Working in the human-services sector isn’t a job for Anna Kay, it’s her life’s calling. She started volunteering at the age of 12 at the local YMCA and has now amassed over 25 years of impressive work in the nonprofit arena, including some of the ground-breaking innovations and partnerships that have led to her being named as one of Tallahassee’s 25 Women You Need to Know.
A native of Tallahassee, Anna Kay graduated from the University of Florida with a degree in Psychology and then returned to her hometown to raise her family. After serving more than 17 years at the YMCA in various leadership roles, she joined Children’s Home Society as the Development Director, working to support programs serving children in the foster care system.
She has been the director of Leon County’s first Community Partnership School at Sabal Palm Elementary for four years. Since the Community Partnership School’s inception, numerous community leaders have worked alongside Anna-Kay to implement and develop programming and services brought at Sabal Palm.
The innovative school model relies on community partnerships that make a 25-year commitment to provide wrap-around services ultimately designed to break cycles of generational poverty. “100% of our 550 students are living at the poverty line with a lot of heavy need,” she says of the school, which is located in Florida’s poorest Zip code. “But we have a great community in Leon County and everyone works together to make things happen,” she says.
Anna Kay brings in partnerships that help remove the barriers that students and their families face on a daily basis, like transportation barriers, food scarcity, and access to even the basics of medical care. She forges relationships with donors that have led to innovations in the classroom as well as access to dental and vision care, and programs like Curls for Queens, which provides hair styles for female students, and a partnership with Lively’s barber school so boys can receive haircuts.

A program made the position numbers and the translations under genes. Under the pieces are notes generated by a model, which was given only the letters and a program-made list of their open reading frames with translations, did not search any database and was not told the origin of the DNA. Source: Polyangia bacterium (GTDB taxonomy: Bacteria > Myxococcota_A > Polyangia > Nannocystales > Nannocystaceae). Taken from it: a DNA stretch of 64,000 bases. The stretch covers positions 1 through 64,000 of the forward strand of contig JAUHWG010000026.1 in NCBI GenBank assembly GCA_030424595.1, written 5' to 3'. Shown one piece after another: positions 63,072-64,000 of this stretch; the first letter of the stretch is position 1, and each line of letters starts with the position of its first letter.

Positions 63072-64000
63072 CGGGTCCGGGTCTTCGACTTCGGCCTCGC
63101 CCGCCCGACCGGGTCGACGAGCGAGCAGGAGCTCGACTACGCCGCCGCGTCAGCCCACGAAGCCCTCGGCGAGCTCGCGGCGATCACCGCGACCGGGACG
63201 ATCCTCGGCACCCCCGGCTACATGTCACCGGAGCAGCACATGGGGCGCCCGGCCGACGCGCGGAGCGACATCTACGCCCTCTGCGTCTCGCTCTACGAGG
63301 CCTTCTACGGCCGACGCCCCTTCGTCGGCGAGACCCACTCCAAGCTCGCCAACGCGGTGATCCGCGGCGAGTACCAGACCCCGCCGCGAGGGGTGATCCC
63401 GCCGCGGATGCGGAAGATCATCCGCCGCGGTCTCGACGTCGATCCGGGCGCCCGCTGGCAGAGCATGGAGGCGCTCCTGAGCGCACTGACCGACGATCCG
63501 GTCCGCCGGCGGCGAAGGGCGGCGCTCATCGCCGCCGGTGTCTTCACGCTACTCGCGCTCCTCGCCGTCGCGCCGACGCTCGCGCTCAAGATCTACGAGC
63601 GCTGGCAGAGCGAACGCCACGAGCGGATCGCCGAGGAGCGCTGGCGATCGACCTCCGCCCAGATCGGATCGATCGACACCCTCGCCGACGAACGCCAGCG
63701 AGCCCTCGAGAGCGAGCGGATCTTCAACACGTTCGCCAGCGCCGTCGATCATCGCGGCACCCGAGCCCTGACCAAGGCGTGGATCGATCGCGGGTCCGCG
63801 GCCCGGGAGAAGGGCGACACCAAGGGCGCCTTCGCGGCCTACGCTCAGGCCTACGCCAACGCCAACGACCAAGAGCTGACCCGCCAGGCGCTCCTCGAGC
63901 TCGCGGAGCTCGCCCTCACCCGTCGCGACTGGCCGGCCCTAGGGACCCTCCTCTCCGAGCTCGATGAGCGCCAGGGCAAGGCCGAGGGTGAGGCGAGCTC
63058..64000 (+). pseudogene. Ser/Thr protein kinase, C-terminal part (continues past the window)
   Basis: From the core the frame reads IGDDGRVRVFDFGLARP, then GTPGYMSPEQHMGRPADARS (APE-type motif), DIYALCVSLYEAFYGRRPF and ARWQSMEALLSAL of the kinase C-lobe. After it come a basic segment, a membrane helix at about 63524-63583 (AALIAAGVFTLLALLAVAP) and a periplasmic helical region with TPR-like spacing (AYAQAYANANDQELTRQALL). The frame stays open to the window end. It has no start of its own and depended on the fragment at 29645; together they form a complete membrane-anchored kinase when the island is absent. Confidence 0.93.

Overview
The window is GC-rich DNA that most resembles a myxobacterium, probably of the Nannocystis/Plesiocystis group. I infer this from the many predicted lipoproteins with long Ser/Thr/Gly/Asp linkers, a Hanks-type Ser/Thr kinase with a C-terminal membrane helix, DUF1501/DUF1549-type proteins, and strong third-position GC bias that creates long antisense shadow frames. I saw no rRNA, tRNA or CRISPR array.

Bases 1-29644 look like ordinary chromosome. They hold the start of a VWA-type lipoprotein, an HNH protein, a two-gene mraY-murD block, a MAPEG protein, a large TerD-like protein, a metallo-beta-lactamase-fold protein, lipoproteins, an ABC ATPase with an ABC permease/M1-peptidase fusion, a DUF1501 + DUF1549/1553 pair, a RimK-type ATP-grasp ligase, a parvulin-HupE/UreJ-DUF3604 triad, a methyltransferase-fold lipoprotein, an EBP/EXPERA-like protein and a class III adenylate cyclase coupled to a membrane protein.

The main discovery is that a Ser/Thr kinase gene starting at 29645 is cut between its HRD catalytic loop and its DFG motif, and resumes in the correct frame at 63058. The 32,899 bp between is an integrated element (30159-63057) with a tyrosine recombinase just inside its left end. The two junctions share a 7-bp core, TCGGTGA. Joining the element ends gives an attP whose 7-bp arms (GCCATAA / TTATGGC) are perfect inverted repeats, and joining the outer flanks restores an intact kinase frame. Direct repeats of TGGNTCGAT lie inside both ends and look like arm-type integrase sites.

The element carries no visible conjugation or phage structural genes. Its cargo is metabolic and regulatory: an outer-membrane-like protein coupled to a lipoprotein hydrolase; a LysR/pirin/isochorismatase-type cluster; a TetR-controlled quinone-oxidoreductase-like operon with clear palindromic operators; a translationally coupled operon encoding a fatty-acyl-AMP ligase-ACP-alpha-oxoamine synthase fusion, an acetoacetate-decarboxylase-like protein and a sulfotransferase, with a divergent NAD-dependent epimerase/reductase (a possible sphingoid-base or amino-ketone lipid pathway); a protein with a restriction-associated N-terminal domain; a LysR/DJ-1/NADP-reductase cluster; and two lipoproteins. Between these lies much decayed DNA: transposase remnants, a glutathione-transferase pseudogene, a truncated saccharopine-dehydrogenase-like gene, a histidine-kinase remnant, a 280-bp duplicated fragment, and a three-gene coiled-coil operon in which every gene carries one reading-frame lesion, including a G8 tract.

She arranges for elementary students to tour college campuses, because she believes that if they can envision themselves as college students, they can start working towards achieving it.
She knows that earning the trust of parents is crucial, so a homeownership webinar helps provide stability to families struggling to make a life in Leon County. “We do a needs assessment to find out what the community needs, and then we go out and create partnerships to meet those needs,” she says. “The coolest thing we are working on right now is a dental clinic that will be available to the whole community. It is a game-changer.”
She doesn’t act alone; she has surrounded herself with those who share her vision. “I’m drawn to thought leaders,” she says. “I feel very lucky; my job is just nothing but bringing great people in Leon County together to help serve these students.” Her leadership has impacted the Community Partnership School model both locally and statewide through training and webinars she has designed. “I see myself as a connector to help these organizations provide services to the kids.”
She inspires and leads at every opportunity, and her energy is impossible to resist. When she proposed Sabal Palm to her Leadership Tallahassee class as their class project, the school gained an outdoor classroom.
When the Knight Creative Communities Institute (KCCI) was working to improve bike safety awareness and creating educational bicycle parks, she convinced the volunteer team to create Florida’s first educational bike park on the school’s campus, a model that many other schools and cities have since duplicated.
“I lost my ego the first year of working at Sabal Palm,” she says, “and I think it was the best personal growth that I have ever experienced.”
She has been recognized for her work with awards ranging from the peer-selected Community Partnership School Director of the Year and the Community Partnership School of the Year. She is a Children’s Home Society Shining Star recipient and Children’s Home Society North Star finalist. In 2022, she was named as the Children’s Home Society Advocate of the Year.
She will not accept credit for any of this, saying, “I’m not an educator. I’m not the content expert. I just find out what everyone needs and then we bring everyone together to get the work done.” But of course, she is wrong about that. The expertise, contributions, and dogged advocacy work of Anna Kay Hutchison means that Tallahassee’s most vital resources are connected to the people who need them.
Originally posted by Tallahassee Democrat
By Heather Fuselier